Reviewby Carl Kimlinger,
Nerima Daikon Brothers
Building a dome in their radish field has always been the Nerima Daikon Brothers' dream, and when they are approached by a slightly fishy media mogul whose goals coincide with theirs to a suspicious degree, they just might have the sponsor they need to make it come true. But only Hideki seems taken with him, and when Mako is seduced away by whispered promises of stardom from an American pop star of um, suspicious complexion, the Nerima Daikon Brothers face the greatest threat yet to their solidarity: a continuous storyline. That's right, even more than Mako's mercenary money-grubbing, Hideki's cousin-lust, and Ichiro's apathy, can the Nerima Daikon Brothers survive a plot that can't be neatly tied up in a single episode? And is that extra Daikon Brother in the purple suit Detective Yukika?
After two volumes of surprising little formula tweaks and insane comedic inventions, it has become less a question of if the show will find a way to keep itself fresh and funny, and more a question of how it will. The novelty of watching characters break into songs about silly stuff has long since worn off—especially now that the tunes of the oft-repeated half-dozen or so musical tracks have been engraved into our nervous systems—so the burden of the humor is borne by the sight gags, crazed villains, and frantic character dynamics. And for the most part, they're up to the job. Shinichi Watanabe's eye for silly-yet-hilarious sight gags and grasp of comic timing are as sharp as ever. Naturally not every joke works flawlessly, but by the time Ichiro demonstrates that his "Love Spanking" works equally well on both sexes, or the yellow-skinned Michael Jackson rip-off in Peter-Pan cosplay loses his nose, you'll be willing to forgive him for any comic inconsistencies. The scene in which the Prime Minister appears, with his theme music crooning "I collect your taxes and make merry in a big way" solemnly in the background even manages to refresh the show's musical angle.
But it's also finale time—which is where the continuous story-line comes in—and that means that it's the time in which comedies traditionally take a stab at a more serious story-line. NDB makes a pass at it too, but "more serious" is a relative term, and a "more serious" NDB is still a good deal weirder and funnier than many other comedies are at their best. Watanabe knows full well that removing all of the comedy would crush his thin characters under the weight of the drama, so no even vaguely dramatic scene lasts long before being disrupted (or destroyed altogether) by a joke. The surprising thing is how well the mix works. The sometimes cruel humor smothers the potential treacle factor, while the bonds between the Daikon Brothers (and Yukika) are real enough, and their chemistry appealing enough, that the desire to see them reunite is actually quite strong. On the other hand, the grand finale is just an up-scaled version of the usual Nerima Daikon Brothers climactic fight. And if saying that it's all tied up by a big ol' deus ex machina spoils anything for you, then you haven't been watching very closely.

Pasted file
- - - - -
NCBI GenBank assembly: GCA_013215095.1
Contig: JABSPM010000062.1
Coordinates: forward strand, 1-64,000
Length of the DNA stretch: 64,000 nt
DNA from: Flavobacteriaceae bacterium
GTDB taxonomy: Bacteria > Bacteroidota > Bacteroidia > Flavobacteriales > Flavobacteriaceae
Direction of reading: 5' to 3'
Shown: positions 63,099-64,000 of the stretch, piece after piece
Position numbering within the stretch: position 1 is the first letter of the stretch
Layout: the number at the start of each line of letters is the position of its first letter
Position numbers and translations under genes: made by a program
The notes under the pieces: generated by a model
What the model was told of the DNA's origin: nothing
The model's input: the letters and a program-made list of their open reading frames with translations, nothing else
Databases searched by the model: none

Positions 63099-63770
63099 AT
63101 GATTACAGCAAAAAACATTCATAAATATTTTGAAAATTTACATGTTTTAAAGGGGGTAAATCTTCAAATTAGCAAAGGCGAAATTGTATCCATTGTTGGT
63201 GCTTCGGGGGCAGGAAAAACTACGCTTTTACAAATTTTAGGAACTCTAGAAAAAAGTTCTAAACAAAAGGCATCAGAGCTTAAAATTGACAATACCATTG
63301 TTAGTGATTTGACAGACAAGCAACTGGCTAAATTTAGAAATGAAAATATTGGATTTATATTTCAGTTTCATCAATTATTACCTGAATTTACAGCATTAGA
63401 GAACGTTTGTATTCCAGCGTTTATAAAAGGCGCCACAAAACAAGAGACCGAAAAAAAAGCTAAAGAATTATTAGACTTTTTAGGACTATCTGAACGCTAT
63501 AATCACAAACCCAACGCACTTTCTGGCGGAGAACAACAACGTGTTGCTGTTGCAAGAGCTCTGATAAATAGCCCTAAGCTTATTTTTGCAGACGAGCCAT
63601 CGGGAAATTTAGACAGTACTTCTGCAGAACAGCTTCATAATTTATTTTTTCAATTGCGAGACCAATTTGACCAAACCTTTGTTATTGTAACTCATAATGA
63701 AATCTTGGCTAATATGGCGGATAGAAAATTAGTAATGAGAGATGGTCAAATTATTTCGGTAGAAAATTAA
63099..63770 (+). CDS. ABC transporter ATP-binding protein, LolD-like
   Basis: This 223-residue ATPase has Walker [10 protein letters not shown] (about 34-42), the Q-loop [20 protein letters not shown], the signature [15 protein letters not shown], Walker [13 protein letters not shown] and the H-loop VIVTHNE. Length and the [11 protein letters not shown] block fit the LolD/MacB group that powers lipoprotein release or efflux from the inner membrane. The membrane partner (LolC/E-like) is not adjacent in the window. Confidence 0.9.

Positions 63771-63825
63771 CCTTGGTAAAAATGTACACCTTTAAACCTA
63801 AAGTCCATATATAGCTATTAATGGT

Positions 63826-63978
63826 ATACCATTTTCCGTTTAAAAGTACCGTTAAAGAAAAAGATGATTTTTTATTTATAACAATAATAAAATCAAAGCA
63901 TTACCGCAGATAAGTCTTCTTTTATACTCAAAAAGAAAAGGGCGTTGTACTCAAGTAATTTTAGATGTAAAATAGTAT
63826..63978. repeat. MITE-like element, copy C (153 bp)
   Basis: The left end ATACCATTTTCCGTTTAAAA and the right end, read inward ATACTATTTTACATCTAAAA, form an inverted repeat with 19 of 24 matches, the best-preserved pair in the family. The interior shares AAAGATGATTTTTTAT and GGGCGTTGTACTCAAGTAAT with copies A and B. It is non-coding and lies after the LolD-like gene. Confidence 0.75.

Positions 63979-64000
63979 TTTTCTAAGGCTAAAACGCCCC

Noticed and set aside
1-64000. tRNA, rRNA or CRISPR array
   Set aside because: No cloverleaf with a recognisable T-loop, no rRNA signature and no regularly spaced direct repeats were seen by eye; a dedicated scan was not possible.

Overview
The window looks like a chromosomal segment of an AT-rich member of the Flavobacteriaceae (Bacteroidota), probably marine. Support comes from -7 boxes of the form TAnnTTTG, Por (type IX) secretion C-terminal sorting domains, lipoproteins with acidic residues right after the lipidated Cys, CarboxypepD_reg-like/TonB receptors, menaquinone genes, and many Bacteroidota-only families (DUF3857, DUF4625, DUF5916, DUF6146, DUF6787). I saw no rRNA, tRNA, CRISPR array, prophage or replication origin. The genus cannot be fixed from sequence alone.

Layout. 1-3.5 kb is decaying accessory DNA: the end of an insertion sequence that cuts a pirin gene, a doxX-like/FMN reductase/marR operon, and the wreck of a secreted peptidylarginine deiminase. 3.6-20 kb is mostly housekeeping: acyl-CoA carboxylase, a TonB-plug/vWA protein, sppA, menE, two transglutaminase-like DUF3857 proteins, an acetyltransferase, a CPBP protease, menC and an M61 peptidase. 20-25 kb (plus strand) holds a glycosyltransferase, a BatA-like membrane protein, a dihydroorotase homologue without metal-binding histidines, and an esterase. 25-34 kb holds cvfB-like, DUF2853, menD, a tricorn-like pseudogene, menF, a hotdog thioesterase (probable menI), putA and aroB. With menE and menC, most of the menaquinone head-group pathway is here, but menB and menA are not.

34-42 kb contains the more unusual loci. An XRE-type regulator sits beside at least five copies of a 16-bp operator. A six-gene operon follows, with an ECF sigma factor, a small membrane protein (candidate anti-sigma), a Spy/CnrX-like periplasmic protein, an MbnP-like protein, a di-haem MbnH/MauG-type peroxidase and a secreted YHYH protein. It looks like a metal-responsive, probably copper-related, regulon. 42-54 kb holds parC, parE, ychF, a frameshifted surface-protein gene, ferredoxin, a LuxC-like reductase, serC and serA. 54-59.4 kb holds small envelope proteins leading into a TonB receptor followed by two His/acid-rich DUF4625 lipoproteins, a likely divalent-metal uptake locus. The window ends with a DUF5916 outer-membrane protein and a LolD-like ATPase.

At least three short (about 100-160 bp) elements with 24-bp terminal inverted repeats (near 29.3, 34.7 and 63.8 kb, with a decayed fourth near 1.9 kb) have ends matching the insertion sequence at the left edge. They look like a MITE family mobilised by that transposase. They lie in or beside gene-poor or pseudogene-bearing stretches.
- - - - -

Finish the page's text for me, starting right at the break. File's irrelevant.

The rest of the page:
While the constant repetition of the disturbingly infectious, yet limited, musical themes occasionally grates, the equally limited visuals are actually used to the series' advantage. Repeated animation—specifically the dances—are manipulated in ways that range from amusing (Nabeshin himself getting into the "Pops Song" dance) to flat-out hilarious (the sight of a fat man in a soup-pot diaper dancing Mako's sexy "Mako Wants..." dance). Characters—barring the various hideous villains—continue to look good, particularly Mako's unconventional cuteness and Hideki's hairy middle-aged charisma. Animation ranges from intentionally cheesy to good depending on the needs of any particular scene, but is definitely at its best when portraying real-life dance moves.
Perhaps more than any of the volumes previously, this volume takes serious enough liberties with the script to justify calling the dub an alternate take on the material. It has character dynamics and a humor all its own, though it does preserve the plot and mood for the most part. The timing of some of the jokes is less than perfect, but some sharp writing, clever turns of phrase and inventive rhymes make up for it. Be warned that its sense of humor is considerably more vulgar than the already broad humor of the Japanese, and that the character dynamics are overall a bit more catty. Performances are still good, and actors are well matched to their characters.
The extras available on this disc will be familiar to anyone who has been following the series. The AD Vid-notes are still a welcome addition, even if they pale in comparison to those for more pop-culture-reliant shows like Excel Saga and Pani Poni Dash! The full-length commentaries (Shoutarou Morikubo for ep. 9, and energetic Ayano Matsumoto for eps. 10-12) are interesting, even if they make one long sometimes for the unbridled charisma of Shigeru Matsuzaki (eps. 4-7). The sing-along subtitles are also present, along with a video of three women doing the Money Dancers' dance (yow!).
NDB ends here, sadly enough (despite all the tongue-in-cheek hints in the commentaries about a second season). It's been a fun little dance party throughout, and has balanced its formulaic structure and repetition with knowingly unpredictable little touches. There's some marginally more serious content here at the end, but it never forgets that it is, at heart, a no-holds-barred comedy. At which it succeeds beautifully.
Overall (dub) : B
Overall (sub) : B
Story : B
Animation : B-
Art : B
Music : B
+ Features a touch of drama that adds depth without distracting from the all-important gags.
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